* Landing light (in nose gear door): installed on BuAer Nos. 132047 thru 132126 & also done as part of Service Change No. 128 on other aircraft

 

* Barrier pickup (striped pole below fwd fuselage) removed as part of Service Change No.322

 

*Windshield wiper (LH side only) installed on BuAer Nos. 131927 through 131986 & deleted on these aircraft as part of Service Change No.108

 

*Seat ejection handle moved from LH to RH side of headrest on Service Change No.396

 

*Drop tank jettison ground safety pin introduced as part of Service Change No.287

 

You'll need photos to show the absence or presence of Service Change items, since their embodiment depends on when or if they were done!

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Great stuff! I can only echo what the guys commenting earlier said. Thanks SO much for the posts. 

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Thanks for the photographs of 754, 755 and 756.  Several of these I had not seen before and have now been printed to add to my collection of materials on these three aircraft.  The appearance of a Sabrejet in GSB simply can not be topped.

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Few more bits & pieces. Photos NAA Official, USN Official, Lionel N Paul and Bruce Robertson.

 

FJ-2s flew in four main colour schemes:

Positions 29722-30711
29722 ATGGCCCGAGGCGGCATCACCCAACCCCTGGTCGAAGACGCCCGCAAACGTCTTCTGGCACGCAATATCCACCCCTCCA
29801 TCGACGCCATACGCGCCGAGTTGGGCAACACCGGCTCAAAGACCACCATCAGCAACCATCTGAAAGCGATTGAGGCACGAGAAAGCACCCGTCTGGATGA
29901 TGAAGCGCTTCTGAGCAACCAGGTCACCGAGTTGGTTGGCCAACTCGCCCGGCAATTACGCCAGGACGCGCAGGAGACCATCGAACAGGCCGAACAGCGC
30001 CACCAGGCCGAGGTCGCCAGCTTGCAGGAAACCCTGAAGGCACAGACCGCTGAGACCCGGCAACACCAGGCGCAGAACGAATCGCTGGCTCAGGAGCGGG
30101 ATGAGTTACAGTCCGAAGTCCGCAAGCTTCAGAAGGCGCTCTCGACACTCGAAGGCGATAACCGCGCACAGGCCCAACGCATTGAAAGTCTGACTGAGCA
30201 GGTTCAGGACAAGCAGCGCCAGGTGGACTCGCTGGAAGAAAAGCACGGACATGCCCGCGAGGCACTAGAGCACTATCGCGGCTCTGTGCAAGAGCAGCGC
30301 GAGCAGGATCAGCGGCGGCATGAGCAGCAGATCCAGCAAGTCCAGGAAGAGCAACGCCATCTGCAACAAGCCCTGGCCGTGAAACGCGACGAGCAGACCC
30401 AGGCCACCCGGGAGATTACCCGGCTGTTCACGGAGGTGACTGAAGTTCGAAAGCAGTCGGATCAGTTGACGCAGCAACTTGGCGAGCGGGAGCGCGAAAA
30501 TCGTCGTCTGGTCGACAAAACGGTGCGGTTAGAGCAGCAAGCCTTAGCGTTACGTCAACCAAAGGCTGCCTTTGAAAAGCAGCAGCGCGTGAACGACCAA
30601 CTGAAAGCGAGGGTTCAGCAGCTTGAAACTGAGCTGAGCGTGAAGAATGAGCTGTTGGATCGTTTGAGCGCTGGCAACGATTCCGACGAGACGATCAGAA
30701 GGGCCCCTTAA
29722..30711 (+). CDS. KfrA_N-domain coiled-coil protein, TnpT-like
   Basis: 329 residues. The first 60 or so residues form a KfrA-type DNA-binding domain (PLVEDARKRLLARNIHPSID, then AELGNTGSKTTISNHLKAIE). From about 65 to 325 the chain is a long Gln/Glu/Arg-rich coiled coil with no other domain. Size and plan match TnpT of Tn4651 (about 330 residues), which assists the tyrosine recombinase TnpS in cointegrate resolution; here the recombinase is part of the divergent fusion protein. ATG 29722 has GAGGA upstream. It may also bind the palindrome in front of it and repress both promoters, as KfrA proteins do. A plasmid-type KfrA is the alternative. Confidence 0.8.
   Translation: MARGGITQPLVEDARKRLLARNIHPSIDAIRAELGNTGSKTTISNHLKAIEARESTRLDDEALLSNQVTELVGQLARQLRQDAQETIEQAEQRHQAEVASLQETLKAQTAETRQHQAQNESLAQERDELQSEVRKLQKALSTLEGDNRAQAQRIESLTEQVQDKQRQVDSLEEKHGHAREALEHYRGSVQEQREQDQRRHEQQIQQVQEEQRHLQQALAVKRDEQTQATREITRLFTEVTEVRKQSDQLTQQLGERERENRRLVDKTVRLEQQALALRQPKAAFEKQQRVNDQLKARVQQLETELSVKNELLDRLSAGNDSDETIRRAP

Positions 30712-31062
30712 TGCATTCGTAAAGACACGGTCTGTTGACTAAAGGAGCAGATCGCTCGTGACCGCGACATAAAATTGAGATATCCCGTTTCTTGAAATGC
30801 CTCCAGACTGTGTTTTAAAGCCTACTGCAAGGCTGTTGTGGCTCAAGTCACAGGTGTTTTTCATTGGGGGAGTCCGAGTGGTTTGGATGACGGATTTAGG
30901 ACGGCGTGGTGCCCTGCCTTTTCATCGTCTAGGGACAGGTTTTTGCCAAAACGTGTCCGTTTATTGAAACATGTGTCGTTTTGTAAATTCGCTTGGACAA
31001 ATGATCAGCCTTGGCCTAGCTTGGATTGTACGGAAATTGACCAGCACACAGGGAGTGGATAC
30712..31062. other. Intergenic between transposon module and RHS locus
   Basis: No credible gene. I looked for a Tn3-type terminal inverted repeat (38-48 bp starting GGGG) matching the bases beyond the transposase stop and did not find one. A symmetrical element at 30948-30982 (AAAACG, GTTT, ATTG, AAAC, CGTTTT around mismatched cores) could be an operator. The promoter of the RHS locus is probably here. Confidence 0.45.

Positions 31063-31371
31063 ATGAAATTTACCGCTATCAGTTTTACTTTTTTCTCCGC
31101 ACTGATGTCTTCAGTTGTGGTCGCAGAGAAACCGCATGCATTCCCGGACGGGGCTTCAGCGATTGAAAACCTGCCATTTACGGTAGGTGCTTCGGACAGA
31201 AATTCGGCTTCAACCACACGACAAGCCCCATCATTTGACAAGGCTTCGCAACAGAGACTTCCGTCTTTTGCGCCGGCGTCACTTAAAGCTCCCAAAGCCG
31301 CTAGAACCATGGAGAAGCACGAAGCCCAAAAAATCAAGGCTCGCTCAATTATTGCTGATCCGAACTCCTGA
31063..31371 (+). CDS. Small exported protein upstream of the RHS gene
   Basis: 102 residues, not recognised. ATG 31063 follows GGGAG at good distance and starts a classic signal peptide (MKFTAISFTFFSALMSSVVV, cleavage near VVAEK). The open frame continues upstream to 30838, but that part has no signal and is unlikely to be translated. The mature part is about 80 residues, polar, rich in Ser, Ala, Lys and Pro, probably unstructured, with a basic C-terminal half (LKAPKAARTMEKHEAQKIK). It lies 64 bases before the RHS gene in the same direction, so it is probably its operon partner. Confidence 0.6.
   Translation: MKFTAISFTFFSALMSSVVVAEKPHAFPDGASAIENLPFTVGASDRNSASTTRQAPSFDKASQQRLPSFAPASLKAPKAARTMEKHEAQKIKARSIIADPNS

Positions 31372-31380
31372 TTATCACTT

- overall gloss blue (FS 15042?)

- NMF

- light gull gray FS 26440/white FS 27875

- red/white (Reserve FJ-2).

 

Just a few of the test FJ-2s wore the overall gloss blue scheme, as shown here. First is the prototype, BuAer No. 131927:

 

131927

 

And also Fleet Test machine BuAer No. 131930:

 

131930

 

Most were delivered from NAA's Columbus plant in natural metal finish, as shown by a few more here:

 

NMF (1)

 

NMF (2)

 

NMF (3)

 

NMF (4)

 

NMF 132032

 

And just a snippet that I know will be of use to modellers: all moving doors (landing gear, air brakes, tail bumper etc) were originally red for the door interior and interior green for the actual bay/well + actuator body. Example here, with red interior of the air brake panel just visible on the other side of the aircraft:

 

brakes

 

Still waiting for my kit to arrive!

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Did the red door interiors and green wheel wells appear on the few planes that were finished in GSB or did those planes have those parts finished in GSB? There seems no question about the red and green appearing on the NMF aircraft.

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On ‎8‎/‎10‎/‎2017 at 21:00, Sabrejet said:

Starting at the nose, early FJ-2s had a single windscreen wiper mounted on the RH side and no landing light in the nose gear door (all photos Navy Official, NAA Official and via Bruce Robertson) - VMF-235 bird:

 

a VMF-235

 

 

Sorry to be a bit pedantic, but surely the windscreen wiper is on the port side or LH, I think you were looking from the front, not from in the cockpit ;)